A number of acquisitions outside North America extended Invacare's geographic presence during this period. European purchases included Beram AB (Gothenburg, Sweden), a distributor of wheelchairs and other rehabilitative products, and Paratec AG (Basel, Switzerland), maker of the Kuschall brand of active wheelchairs, both bought in 1995; and Fabriorto, Lda. (Oporto, Portugal), a producer of wheelchairs, beds, and walking aids purchased in early 1996. Invacare's presence in the Australasian region was significantly bolstered as well, in a follow-up to the purchase of Dynamic Controls in 1993. Invacare bought Thompson Rehab (Auckland, New Zealand) in July 1995, gaining a manufacturer and distributor of power and manual wheelchairs. The following month the company acquired another Auckland firm, Group Pharmaceutical Limited, which distributed Invacare products in New Zealand. In July 1996, Invacare purchased the leading maker of power wheelchairs in Australia, Roller Chair Pty. Ltd. (Adelaide). The person responsible for integrating all of these foreign acquisitions was Blouch, who was placed in charge of international operations in December 1993 and was promoted from COO to president in November 1996.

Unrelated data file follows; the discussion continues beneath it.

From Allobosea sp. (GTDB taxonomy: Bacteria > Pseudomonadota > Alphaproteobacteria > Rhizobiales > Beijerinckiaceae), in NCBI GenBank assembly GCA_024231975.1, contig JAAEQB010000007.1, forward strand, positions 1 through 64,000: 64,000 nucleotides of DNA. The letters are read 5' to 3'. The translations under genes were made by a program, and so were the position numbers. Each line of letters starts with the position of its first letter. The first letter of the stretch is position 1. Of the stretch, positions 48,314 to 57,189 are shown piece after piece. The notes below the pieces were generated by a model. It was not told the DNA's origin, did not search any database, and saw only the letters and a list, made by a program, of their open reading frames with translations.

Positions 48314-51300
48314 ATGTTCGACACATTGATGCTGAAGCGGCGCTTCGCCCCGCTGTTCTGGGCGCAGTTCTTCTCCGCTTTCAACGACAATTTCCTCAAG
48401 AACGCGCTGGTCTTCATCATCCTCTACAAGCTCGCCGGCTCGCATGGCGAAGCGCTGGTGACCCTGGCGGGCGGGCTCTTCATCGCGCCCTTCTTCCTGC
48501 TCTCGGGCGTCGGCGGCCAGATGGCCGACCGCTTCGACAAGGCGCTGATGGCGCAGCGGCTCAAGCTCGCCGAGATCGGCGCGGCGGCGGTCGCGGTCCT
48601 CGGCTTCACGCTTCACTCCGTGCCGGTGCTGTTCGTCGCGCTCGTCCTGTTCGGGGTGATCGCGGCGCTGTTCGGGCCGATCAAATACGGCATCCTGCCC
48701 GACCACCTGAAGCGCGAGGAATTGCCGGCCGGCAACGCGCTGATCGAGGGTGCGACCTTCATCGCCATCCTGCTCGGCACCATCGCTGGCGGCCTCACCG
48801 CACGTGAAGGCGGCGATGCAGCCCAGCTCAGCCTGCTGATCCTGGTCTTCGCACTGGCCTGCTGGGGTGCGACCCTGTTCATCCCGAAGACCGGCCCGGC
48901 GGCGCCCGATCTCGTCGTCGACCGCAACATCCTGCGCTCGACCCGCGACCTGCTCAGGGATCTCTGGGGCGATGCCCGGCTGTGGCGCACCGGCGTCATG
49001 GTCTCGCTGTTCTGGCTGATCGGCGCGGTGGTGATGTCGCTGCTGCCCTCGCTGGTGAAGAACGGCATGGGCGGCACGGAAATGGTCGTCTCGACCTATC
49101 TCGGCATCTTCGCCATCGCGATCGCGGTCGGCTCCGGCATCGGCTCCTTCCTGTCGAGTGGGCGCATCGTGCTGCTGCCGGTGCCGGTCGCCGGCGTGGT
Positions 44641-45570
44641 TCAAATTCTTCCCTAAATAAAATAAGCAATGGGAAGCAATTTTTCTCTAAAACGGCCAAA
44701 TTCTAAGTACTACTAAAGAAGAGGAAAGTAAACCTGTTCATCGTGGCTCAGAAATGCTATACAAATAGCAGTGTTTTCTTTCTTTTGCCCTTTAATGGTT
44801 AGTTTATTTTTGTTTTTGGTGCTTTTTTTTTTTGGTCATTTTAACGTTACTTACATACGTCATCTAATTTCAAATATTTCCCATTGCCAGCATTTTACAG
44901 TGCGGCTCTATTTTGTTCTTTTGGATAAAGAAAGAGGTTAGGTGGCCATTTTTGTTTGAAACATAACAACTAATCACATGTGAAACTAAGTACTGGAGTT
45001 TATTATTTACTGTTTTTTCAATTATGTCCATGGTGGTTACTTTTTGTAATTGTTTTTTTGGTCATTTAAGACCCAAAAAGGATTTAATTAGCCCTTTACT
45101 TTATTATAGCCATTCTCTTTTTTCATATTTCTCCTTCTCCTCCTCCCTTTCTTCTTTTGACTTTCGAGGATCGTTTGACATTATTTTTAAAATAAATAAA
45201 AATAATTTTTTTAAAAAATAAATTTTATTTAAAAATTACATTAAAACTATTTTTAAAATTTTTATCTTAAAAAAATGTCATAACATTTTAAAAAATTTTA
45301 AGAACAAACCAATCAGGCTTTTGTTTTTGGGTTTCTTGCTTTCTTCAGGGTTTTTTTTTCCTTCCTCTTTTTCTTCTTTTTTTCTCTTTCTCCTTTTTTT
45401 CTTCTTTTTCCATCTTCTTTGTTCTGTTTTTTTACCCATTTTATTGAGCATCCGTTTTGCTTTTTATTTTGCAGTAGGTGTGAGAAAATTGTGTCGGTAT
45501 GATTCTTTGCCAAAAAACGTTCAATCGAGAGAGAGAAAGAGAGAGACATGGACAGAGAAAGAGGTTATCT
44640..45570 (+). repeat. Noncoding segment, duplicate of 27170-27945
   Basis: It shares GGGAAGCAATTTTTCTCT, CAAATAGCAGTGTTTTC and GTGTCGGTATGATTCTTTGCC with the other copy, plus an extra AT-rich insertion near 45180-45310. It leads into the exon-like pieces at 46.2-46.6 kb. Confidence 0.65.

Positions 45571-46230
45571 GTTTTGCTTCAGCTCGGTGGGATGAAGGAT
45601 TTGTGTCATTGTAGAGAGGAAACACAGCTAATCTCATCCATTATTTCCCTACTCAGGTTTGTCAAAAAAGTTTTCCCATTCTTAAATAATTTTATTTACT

In January 1997, Invacare made an offer to acquire Healthdyne Technologies Inc., a maker of products for adult sleep disorders and sleep apnea monitors for infants, for $12.50 a share, or $163 million, in what would have been the company's largest acquisition to date. Healthdyne's board rejected the offer as too low, turning the bid into a hostile one. Invacare subsequently raised its bid three times, eventually offering $15 a share, or $190 million, in June. Two months later, after this final offer was rejected, Invacare called off its takeover attempt. (Healthdyne was later purchased by Respironics Inc. for about $370 million.)

In addition to this disappointment, 1997 was also noteworthy for the difficult environment in which Invacare had to operate, resulting in below average sales growth for the company of about 5.5 percent. Increasing competition, a strong dollar that dampened sales in Europe, and uncertainty created by a Medicare budget debate combined to wreak havoc. Invacare responded with a major restructuring involving plant closures, the elimination of unprofitable product lines, asset writedowns, and increased bad debt reserves. In connection with the restructuring, the firm took a pretax charge of $61 million, resulting in net income of just $1.6 million for the year, compared to $38.9 million for 1996. In September 1997, Invacare moved into a new $5 million headquarters building in Elyria.